With the impending colder weather, Metro is piloting some new track equipment to fight the snow and ice and maintain overground rail service.
Snow on a track switch at Twinbrook Station
As a pilot project funded through Metro’s Sustainability Lab, we have replaced the switch heaters at Glenmont Yard with a new energy efficient heater that not only reduces energy consumption, but is also easier to install and maintain.
Switch heaters are vital to winter operations, providing radiant heat to track switches to prevent them from icing up and restricting train movements. Within the Metrorail system, each rail yard controls its heaters on an individual basis, and heaters are frequently in constant operation during the winter to allow tracks to remain operational.
Glenmont is Metro’s smallest yard and also has one of Metro’s more expensive electricity rates, so it was an ideal candidate to pilot the new heaters. Should testing prove successful this winter, we could adopt this new style of switch heater as standard across 58 miles of surface revenue track and 8 Metrorail yards. This could save Metro over $110,000 annually in energy costs.
Each year the Sustainability Lab tests out new ideas such as these switch heaters for large-scale deployment, and we would love to have your help in finding ways to reduce resource consumption and improve service. Whatever the idea, we’d love to hear your thoughts and consider them.
So help us think big! Submit your ideas online or email them to email@example.com.
The relocation of Marriott’s headquarters to downtown Bethesda would bring new riders and revenue to Metro, without straining Metro’s capacity. A win-win!
Marriott last month announced it will move its headquarters to downtown Bethesda, bringing over 3,500 employees to a location that’s now accessible to the Red Line. The move will help Metro by attracting more riders and fare revenue to the Red Line. Using our S.W.A.R.M. model, we estimate that the new headquarters will bring about 1,200 new boardings/day on Metrorail, and over $1 million per year in new fare revenue.
What’s more, we’ve already got space for these new riders. Since most of the new riders would be reverse-commuters (towards Bethesda in the morning) or would originate in Montgomery County, they would not strain existing crowding on-board trains at our pinch points, a.k.a. our maximum load points. Bethesda station has sufficient vertical circulation capacity for them as well. In short, this move is a win-win for Metro, the riders, and our funding partners, and we applaud the decision.
Data can help inform understanding of the potential impacts and mitigating strategies for potential changes to Metrorail’s span of service.
Metrorail ridership after 10 PM on Sundays, by month, since August 2010. The black line is the average, the yellow band is one standard deviation +/- average. The dashed line is the maximum.
In June of 2016, Metro began closing at midnight on weekend nights to allow more time for track work over the weekends, in support of the SafeTrack program. The Metro GM/CEO has recently announced he will pursue making this service change permanent. To meet the necessary track work requirements to get the system in a state of good repair – recommendations which the FTA and others have also made – the current budget proposal for FY 18 includes various additional early closure options, including ending Metrorail service at 10 PM on Sundays.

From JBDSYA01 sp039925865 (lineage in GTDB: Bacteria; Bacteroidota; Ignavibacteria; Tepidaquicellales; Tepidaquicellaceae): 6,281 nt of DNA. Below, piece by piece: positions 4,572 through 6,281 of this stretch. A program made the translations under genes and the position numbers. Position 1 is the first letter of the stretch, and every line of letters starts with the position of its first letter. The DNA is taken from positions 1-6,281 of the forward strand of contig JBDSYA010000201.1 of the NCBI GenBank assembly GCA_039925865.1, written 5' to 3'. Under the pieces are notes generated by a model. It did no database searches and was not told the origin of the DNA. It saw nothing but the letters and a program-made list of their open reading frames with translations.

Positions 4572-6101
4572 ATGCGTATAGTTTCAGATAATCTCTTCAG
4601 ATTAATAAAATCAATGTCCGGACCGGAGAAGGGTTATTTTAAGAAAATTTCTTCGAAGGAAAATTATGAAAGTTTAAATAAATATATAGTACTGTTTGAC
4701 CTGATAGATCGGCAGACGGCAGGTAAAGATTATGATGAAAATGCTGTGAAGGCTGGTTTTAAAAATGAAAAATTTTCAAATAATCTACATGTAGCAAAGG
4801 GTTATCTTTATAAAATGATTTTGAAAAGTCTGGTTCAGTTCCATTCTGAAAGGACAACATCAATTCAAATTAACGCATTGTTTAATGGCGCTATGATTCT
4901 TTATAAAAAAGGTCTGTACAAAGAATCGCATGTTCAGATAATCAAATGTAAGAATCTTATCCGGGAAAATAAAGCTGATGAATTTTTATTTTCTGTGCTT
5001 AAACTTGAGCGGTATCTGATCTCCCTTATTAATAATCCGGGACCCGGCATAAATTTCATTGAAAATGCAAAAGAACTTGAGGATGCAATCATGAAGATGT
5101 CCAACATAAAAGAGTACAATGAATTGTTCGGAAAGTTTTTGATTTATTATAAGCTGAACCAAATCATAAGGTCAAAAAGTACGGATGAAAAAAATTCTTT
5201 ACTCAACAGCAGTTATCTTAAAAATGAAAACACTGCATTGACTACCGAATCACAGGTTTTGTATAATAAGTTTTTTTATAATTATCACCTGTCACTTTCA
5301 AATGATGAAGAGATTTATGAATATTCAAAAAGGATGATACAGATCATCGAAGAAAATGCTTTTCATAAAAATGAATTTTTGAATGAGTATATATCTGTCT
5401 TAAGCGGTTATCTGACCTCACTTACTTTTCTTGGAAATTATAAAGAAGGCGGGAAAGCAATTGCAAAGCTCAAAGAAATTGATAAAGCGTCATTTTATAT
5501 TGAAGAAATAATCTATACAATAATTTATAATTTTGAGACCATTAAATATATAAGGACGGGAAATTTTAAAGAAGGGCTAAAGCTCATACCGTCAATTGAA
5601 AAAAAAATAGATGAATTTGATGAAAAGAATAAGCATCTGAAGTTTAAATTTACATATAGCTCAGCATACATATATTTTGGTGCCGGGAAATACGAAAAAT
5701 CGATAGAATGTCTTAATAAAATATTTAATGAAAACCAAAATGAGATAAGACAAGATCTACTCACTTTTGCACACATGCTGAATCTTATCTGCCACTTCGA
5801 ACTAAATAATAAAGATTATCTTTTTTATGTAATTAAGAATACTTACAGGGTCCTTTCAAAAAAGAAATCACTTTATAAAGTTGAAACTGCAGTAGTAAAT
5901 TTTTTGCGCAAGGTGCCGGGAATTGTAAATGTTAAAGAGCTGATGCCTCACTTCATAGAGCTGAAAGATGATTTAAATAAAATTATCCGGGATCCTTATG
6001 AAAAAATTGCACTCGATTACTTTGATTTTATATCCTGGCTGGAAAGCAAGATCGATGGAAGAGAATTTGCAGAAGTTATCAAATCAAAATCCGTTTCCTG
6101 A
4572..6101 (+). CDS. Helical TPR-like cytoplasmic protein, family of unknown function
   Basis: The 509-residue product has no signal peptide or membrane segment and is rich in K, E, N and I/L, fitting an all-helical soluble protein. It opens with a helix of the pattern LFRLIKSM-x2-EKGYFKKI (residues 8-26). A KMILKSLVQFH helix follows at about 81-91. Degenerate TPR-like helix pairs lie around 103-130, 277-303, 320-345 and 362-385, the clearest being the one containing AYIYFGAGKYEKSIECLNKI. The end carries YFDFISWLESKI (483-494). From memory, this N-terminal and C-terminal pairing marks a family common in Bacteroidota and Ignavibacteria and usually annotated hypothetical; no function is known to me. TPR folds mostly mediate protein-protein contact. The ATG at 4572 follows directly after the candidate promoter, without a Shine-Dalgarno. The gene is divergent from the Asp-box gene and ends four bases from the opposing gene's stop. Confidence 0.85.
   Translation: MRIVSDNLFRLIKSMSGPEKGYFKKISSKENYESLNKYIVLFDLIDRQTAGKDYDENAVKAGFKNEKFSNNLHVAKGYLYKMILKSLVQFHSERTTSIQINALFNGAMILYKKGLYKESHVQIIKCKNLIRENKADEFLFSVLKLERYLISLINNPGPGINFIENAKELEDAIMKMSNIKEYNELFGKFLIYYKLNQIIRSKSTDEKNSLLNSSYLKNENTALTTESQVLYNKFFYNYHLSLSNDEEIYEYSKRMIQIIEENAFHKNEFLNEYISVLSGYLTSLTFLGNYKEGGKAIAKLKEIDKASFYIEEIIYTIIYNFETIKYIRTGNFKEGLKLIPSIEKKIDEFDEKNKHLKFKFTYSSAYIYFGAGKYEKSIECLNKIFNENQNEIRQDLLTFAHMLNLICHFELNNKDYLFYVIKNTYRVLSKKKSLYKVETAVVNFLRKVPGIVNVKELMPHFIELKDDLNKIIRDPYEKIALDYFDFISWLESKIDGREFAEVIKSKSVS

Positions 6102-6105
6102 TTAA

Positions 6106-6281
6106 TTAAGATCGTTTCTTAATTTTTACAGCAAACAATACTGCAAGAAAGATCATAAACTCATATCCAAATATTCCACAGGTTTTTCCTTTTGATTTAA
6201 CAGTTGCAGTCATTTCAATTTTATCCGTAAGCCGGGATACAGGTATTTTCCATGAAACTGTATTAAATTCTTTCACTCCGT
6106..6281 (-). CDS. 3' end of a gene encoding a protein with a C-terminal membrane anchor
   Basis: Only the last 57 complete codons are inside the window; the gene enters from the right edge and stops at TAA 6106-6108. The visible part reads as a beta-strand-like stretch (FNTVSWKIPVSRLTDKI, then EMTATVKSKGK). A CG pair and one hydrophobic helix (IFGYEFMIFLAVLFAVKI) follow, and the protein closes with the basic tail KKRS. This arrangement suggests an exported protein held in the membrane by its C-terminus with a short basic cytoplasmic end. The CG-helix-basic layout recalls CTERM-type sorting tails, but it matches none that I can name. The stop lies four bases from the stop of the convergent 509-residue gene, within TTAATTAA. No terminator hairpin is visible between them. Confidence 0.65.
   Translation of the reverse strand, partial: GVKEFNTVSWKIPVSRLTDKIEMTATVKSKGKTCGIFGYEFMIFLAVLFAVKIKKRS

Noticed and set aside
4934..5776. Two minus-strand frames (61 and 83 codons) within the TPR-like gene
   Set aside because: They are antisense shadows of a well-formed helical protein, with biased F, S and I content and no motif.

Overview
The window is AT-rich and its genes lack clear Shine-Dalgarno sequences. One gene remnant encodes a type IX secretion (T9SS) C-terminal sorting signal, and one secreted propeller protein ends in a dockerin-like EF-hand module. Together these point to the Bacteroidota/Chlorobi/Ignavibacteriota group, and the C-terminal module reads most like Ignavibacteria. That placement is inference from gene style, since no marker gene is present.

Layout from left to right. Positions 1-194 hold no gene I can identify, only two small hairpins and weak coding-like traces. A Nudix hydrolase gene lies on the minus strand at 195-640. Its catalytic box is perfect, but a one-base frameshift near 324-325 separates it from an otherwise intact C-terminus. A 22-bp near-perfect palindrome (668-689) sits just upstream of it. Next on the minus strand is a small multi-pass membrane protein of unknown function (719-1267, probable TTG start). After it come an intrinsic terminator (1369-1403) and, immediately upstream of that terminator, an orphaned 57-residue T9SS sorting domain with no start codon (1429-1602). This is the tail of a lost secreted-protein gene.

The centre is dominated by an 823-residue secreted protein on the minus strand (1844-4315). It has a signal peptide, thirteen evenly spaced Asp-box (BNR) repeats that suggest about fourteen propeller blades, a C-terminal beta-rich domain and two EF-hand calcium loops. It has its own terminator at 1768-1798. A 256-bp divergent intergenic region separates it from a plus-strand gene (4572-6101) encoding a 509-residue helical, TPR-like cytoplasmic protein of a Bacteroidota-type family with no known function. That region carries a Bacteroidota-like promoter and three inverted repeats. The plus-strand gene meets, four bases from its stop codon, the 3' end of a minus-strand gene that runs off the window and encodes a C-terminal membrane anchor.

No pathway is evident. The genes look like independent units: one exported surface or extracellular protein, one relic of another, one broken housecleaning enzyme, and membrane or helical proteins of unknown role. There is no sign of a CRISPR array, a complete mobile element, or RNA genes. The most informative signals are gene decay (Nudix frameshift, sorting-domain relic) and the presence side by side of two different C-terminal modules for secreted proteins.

Staff from across the agency are currently working to assess the impact of such closures on customers and determine what strategies we might employ to replace some or all of that rail service with alternatives.
Similar to our data release related to SafeTrack, we are glad to provide ridership data to assist with analyses by our local partners and members of the transit advocacy community.
First, average, standard deviation and maximum ridership after midnight on Friday and Saturday, and after 10 PM on Sunday by month, station, and hour, from 2010 to 2016. (Excel, 13 MB) The graph above illustrates one dimension of this data: the average, usual range and maximum system ridership on Sundays by month since August 2010. The biggest spike there is during Obama’s second inauguration weekend. There is a lot to learn from this data set.
Secondly, we’ve put together Metrorail entries by half hour by day type. The full dataset is available for download, but the relevant data is presented in the image below, showing the half-hour segments that have the lowest ridership.
We have also assembled additional visualizations of ridership during the potentially impacted periods: Read more…
Planning to Walk, Bike, Telework or Take Metro on September 22? Then take the pledge to go Car Free.
Car Free Day is this Thursday, September 22. Any of us who live or work in the Washington region can pledge to go Car Free or “Car Lite” (meaning some access to a car or van pool) to help raise awareness about alternative modes of travel relative to driving alone. In addition to showing your support for a good cause, you might even win a prize.
Interest in Car Free Day is widespread, from folks who don’t even own cars (see our post from a few years ago) to folks who typically drive alone to work and may need a little encouragement to try something else. Last year, more than 3,500 people pledged to go car free in the region. About 38% said they would bike, 22% would take rail, and 17% said they would use a bus as their primary mode of transportation. As with Bike to Work Day, events like Car Free Day can have a lasting impact beyond the one-day event by leading people to make changes in the ways they choose to get around. So help bring up this year’s number of pledges by signing up today.
Why can’t Metrorail reliably operate more than 26 trains per hour per direction? A 2001 study defined the basis for determining this constraint.